The UK has voted to leave the European Union after Leave won 52 per cent to Remain's 48 per cent.
Following 43 years in the EU, the British electrorate chose Brexit after a turnout of 71.8 per cent.
With more than 30 million voting, this is the highest turnout at nationwide vote since 1992.
Prime Minister David Cameron has announced his decision to stand down following the result. He said he will continue in Number 10 until a successor is voted as Conservative Party leader.
The chart below shows a running tally, with the map broken down into regions. You can also use the search tool to find out how your local area voted.
England and Wales voted strongly for Brexit while Scotland and Northern Ireland supported Remain.
In Scotland, 62 per cent voted to remain with 55.8 per cent voting voting the same in Northern Ireland.
England voted 53.4 per cent to leave the EU with 52.5 per cent in Wales also voting for Brexit.
The capital strongly voted to remain with 28 boroughs voting to stay in while only five boroughs voted for Brexit.
London Mayor Sadiq Khan said he believes Britain "can survive and prosper outside the European Union", as he called for calm after the vote.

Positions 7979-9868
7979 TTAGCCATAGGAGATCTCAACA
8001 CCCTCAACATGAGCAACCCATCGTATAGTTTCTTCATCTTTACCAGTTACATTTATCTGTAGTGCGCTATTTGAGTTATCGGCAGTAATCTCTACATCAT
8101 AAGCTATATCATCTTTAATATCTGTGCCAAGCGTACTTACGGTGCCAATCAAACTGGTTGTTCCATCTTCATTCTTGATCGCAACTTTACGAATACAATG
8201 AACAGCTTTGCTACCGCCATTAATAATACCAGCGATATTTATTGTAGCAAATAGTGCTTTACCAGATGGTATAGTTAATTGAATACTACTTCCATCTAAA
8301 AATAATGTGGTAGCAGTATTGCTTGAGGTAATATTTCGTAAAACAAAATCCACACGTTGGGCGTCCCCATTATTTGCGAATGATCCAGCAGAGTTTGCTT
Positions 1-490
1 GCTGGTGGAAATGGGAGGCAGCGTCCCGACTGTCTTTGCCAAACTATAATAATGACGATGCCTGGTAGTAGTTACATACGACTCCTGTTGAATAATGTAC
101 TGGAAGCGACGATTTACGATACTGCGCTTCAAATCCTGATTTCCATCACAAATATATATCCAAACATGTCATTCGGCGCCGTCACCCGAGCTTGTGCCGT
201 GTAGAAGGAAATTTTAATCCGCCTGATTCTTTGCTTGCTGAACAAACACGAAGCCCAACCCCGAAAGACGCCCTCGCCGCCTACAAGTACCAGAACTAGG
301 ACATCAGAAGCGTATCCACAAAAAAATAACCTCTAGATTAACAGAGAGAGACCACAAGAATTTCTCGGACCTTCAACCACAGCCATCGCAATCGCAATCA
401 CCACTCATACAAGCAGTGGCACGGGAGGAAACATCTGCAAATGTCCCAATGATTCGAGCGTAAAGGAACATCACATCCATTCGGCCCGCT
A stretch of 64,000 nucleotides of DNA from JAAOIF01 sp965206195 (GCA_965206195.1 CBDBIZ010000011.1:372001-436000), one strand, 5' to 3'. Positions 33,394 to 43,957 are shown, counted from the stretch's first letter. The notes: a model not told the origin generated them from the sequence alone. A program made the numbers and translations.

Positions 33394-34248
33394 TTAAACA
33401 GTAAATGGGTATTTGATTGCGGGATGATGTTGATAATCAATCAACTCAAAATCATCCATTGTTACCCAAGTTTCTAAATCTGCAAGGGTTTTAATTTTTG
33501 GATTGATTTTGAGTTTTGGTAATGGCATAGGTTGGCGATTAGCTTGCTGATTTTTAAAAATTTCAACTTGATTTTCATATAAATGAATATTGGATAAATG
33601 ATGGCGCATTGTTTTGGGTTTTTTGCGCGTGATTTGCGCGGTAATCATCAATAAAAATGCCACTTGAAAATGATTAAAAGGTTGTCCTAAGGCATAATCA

"I want to send a clear message to the British people and to businesses and investors around the world this morning - there is no need to panic," he said in a statement.
Final opinion polls released as the voting booths shut at 10pm gave a four-point lead to Remain – but while conducted on the day, that was far from a conventional exit poll and subject to a similar set of accuracy issues as most polls.
The first major results to come in, from Newcastle and Sunderland, have showed much stronger performances for Leave than experts predicted.
An hour ahead and with a small population, Gibraltar announced its result first shortly before midnight, giving a big lead to Remain – as was expected from a territory positioned on the other side of the EU.
European Council president Donald Tusk said there was "no way of predicting all the political consequences of this event, especially for the UK" and called for calm.
"It is a historic moment but for sure not a moment for hysterical reactions," he said.
Join our new commenting forum
Join thought-provoking conversations, follow other Independent readers and see their replies